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On vacation from school, Denis goes to stay at Crome, an English country house inhabitated by several of Huxley’s most outlandish characters–from Mr. Barbecue-Smith, who writes 1,500 publishable words an hour by “getting in touch” with his “subconscious,” to Henry Wimbush, who is obsessed with writing the definitive HISTORY OF CROME. Denis’s stay proves to be a disaster amid his weak attempts to attract the girl of his dreams and the ridicule he endures regarding his plan to write a novel about love and art. Aldous Huxley’s first novel, Crome Yellow, was published in 1921, and, as a comedy of manners and ideas, its relatively realistic setting and format may come as a surprise to fans of his later works such as Point Counter Point and Brave New World. Some who know only Brave New World may not know that as a 16-year-old planning to enter medicine, Aldous Huxley was stricken by a serious eye disease which left him temporarily blind, and which derailed what certainly would have been a prominent career as a physician or scientist. Crome Yellow has often been called “witty,” as well as “talky,” and it certainly owes as much to Vanity Fair as it may, surprisingly to some, owe to Tristram Shandy, although one might think that characters such as Mr. Barbecue-Smith and his remarkable writing theories could have some literary antecedents in Lawrence Sterne. Lambasting the post-Victorian standards of morality, CROME YELLOW is a witty masterpiece that, in F. Scott Fitzgerald’s words, “is too irnonic to be called satire and too scornful to be called irony.”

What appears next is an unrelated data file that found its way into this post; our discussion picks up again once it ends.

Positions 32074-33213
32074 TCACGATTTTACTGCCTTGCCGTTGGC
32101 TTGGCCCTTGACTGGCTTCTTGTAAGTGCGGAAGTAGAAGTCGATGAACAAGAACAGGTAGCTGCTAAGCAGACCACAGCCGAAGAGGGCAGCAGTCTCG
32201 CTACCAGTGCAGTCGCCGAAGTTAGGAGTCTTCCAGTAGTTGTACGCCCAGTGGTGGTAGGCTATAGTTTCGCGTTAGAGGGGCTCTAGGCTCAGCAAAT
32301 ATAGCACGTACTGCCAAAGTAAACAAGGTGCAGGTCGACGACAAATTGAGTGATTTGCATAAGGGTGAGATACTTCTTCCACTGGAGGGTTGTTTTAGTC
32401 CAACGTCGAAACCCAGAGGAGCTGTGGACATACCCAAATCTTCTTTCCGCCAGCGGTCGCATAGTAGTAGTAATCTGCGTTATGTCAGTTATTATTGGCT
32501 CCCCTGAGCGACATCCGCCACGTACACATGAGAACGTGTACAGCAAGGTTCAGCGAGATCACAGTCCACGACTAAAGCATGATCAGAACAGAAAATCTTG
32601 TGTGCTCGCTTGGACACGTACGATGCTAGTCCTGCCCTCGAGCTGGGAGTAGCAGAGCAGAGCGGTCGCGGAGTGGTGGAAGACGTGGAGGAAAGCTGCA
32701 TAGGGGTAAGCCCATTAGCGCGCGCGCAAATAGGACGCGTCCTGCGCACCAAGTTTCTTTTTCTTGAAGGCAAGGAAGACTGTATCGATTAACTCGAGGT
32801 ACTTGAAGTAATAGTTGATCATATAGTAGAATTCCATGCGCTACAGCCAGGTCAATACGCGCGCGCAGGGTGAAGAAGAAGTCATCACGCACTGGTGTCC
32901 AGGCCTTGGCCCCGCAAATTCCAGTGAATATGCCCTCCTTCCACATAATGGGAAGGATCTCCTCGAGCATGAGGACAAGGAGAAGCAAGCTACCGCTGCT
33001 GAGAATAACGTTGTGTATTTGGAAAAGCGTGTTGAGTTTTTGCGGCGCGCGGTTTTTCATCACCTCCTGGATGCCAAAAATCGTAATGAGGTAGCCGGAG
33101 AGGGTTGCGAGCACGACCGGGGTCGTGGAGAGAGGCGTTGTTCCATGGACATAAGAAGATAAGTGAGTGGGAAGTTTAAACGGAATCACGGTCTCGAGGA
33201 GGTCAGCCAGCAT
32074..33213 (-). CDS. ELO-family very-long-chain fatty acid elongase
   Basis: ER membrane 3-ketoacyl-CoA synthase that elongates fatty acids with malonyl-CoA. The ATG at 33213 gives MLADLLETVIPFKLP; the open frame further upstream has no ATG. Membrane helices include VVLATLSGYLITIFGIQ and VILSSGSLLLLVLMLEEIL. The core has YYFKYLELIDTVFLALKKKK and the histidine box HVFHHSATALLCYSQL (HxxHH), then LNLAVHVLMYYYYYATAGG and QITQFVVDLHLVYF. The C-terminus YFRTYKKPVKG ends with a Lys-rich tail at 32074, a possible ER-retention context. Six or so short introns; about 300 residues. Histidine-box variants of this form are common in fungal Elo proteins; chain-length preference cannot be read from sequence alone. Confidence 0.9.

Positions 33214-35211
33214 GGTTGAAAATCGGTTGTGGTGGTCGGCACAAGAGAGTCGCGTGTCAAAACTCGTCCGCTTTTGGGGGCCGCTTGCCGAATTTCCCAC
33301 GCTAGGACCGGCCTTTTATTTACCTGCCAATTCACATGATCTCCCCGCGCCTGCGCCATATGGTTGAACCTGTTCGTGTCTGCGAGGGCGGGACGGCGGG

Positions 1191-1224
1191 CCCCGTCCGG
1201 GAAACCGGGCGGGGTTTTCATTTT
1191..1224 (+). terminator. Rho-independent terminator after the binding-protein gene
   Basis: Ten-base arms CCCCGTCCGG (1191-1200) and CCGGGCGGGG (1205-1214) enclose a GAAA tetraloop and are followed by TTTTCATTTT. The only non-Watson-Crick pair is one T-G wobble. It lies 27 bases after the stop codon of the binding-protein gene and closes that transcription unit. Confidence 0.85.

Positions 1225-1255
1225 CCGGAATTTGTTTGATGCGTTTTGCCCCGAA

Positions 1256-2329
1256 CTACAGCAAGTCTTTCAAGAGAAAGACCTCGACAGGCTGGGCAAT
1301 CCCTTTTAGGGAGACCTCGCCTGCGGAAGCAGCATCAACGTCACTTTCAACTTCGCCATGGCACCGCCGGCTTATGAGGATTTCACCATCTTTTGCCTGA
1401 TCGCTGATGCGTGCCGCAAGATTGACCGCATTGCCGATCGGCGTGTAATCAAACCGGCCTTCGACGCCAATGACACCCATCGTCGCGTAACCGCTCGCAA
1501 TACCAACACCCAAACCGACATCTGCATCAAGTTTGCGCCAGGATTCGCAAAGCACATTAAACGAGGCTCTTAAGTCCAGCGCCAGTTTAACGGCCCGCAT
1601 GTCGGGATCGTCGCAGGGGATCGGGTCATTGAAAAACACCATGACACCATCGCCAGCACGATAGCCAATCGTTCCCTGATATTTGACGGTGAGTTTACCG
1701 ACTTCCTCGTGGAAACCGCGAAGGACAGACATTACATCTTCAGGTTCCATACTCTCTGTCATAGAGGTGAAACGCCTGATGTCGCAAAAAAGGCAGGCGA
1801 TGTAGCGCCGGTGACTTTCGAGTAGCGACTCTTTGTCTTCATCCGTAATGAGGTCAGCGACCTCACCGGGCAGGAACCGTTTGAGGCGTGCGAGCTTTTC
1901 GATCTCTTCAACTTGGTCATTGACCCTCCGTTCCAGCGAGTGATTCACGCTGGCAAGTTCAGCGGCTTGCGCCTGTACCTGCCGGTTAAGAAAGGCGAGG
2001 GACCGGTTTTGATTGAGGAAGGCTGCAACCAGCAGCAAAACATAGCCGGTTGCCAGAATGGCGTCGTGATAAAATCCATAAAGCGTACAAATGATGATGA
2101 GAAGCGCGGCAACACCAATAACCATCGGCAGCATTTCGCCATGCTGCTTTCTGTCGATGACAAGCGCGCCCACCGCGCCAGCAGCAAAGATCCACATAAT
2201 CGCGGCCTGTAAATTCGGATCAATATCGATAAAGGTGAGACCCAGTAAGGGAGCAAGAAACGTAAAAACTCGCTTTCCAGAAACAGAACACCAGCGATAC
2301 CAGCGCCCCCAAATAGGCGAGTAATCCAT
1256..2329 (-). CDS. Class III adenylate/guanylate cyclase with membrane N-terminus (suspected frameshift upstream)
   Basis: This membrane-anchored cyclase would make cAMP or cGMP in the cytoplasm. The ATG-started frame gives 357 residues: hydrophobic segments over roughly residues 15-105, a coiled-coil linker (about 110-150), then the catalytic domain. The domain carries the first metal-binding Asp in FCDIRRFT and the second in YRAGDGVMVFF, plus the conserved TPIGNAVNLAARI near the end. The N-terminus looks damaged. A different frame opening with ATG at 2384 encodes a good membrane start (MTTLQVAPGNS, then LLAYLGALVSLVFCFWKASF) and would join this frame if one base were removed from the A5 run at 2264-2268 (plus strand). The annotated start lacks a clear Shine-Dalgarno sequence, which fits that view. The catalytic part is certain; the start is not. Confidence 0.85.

Along this particular stretch of line no express had ever passed. All the trains—the few that there were—stopped at all the stations. Denis knew the names of those stations by heart. Bole, Tritton, Spavin Delawarr, Knipswich for Timpany, West Bowlby, and, finally, Camlet–on–the–Water. Camlet was where he always got out, leaving the train to creep indolently onward, goodness only knew whither, into the green heart of England.
They were snorting out of West Bowlby now. It was the next station, thank Heaven. Denis took his chattels off the rack and piled them neatly in the corner opposite his own. A futile proceeding. But one must have something to do. When he had finished, he sank back into his seat and closed his eyes. It was extremely hot.
Oh, this journey! It was two hours cut clean out of his life; two hours in which he might have done so much, so much—written the perfect poem, for example, or read the one illuminating book. Instead of which—his gorge rose at the smell of the dusty cushions against which he was leaning.